Warning: What follows is mostly just spoilers for Black Mirror.
Is it just me, or is Black Mirror substantially less dire and less Sci-Fi than it used to be? I just finished watching Season 5, and every episode in the season seems fairly upbeat, and none particularly care about the technology they reference.
In two of the episodes (“Striking Vipers” and “Rachel, Jack, and Ashley Too”), the episode ends without any ill effects for the “good guys”. Striking Vipers is about two men who discover a love for doing certain Adult things to each other, complicated by the fact that one of them is married with kids. It’d be trivial to write such an episode such that one of them dies and the other is left in the streets alone and unloved by even his own wife, but instead, he and his wife learn to openly communicate with each other and actively work on their relationship to find a solution that makes everyone happy.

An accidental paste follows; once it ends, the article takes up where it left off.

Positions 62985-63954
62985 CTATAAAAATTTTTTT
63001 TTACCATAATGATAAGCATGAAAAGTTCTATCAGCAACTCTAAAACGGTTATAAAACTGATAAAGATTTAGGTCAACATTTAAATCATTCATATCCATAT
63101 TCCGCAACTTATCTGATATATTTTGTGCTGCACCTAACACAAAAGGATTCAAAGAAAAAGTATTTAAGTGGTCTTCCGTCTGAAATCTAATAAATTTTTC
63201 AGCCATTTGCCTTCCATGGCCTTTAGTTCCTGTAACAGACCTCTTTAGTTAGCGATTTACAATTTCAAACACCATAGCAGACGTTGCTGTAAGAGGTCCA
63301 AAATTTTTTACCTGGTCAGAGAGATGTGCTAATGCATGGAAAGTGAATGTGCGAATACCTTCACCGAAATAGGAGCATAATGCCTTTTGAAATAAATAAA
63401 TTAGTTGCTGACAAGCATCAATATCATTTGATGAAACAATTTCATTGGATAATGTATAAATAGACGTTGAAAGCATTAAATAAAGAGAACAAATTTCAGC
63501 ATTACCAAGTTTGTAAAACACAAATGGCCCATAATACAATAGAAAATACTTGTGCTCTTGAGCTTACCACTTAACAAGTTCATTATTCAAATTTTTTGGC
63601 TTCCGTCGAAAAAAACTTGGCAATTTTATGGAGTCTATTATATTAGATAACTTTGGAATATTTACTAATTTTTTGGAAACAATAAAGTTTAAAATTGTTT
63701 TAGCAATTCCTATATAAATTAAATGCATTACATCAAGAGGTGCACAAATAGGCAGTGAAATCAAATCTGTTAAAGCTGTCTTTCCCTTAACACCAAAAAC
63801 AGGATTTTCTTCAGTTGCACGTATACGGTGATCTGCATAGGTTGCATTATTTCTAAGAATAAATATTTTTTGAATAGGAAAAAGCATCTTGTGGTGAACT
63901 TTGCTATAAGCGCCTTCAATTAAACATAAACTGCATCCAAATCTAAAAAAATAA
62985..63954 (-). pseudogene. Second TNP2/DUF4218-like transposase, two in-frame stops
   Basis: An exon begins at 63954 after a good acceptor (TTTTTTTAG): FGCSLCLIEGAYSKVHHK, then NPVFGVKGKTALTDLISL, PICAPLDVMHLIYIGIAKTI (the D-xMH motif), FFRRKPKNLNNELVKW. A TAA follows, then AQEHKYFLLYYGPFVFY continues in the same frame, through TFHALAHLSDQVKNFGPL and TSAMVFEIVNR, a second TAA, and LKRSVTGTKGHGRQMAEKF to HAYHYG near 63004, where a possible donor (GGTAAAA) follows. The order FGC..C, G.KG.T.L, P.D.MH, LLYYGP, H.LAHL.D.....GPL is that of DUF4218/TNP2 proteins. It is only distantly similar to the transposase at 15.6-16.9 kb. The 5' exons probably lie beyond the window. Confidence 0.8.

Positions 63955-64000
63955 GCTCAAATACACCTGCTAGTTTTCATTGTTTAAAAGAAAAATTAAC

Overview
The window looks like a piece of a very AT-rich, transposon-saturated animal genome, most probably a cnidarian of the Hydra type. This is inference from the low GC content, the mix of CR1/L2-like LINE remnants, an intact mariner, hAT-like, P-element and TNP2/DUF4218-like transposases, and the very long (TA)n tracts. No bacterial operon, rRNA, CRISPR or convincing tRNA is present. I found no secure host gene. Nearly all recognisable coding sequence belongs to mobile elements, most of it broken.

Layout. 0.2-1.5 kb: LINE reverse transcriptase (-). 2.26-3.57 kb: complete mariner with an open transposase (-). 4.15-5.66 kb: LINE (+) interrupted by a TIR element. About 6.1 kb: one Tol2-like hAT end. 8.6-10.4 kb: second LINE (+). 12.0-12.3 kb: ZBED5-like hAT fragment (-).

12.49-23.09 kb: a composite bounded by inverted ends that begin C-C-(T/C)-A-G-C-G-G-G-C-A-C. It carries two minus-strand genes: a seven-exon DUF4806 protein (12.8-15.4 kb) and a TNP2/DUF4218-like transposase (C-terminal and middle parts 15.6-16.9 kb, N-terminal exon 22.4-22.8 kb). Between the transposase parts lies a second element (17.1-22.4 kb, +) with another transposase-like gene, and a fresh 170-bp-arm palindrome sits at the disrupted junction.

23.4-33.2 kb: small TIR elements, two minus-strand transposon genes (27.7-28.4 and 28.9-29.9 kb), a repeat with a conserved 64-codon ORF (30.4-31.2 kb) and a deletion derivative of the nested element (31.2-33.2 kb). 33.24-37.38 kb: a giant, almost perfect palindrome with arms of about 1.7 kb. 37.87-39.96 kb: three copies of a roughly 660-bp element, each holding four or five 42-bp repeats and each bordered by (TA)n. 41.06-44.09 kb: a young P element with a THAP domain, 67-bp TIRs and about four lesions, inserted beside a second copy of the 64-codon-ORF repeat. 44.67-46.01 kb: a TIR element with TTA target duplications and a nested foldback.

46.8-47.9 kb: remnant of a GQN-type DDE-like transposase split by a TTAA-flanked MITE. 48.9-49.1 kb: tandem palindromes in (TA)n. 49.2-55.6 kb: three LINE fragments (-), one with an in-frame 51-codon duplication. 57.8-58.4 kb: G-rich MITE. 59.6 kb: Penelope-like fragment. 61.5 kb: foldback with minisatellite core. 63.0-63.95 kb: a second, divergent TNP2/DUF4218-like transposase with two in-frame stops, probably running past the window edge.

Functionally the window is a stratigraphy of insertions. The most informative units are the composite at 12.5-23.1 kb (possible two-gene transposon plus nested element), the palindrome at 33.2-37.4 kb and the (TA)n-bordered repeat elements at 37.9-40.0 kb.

Rachel, Jack, and Ashley Too is a standard kidnapped princess-story: Ashley Too is kidnapped by her Evil Aunt, and Rachel and Jack work together to safe her, employing the normal shenanigins. At the end, she’s saved and the Aunt is caught red-handed.
Even in Smithereens, where the protagonist is presumed dead at the end, the protagonist is portrayed as the odd duckling. Society was working out fine, but then something tragic happened to one person and he lost it, and sorta brought the whole situation on himself. At the end of the episode, we’re not led to believe that anyone else in society is particularly injured. Sure, maybe the hostage gets some form of survivor’s guilt (or maybe he’s dead! Why would the writers leave that part ambiguous?).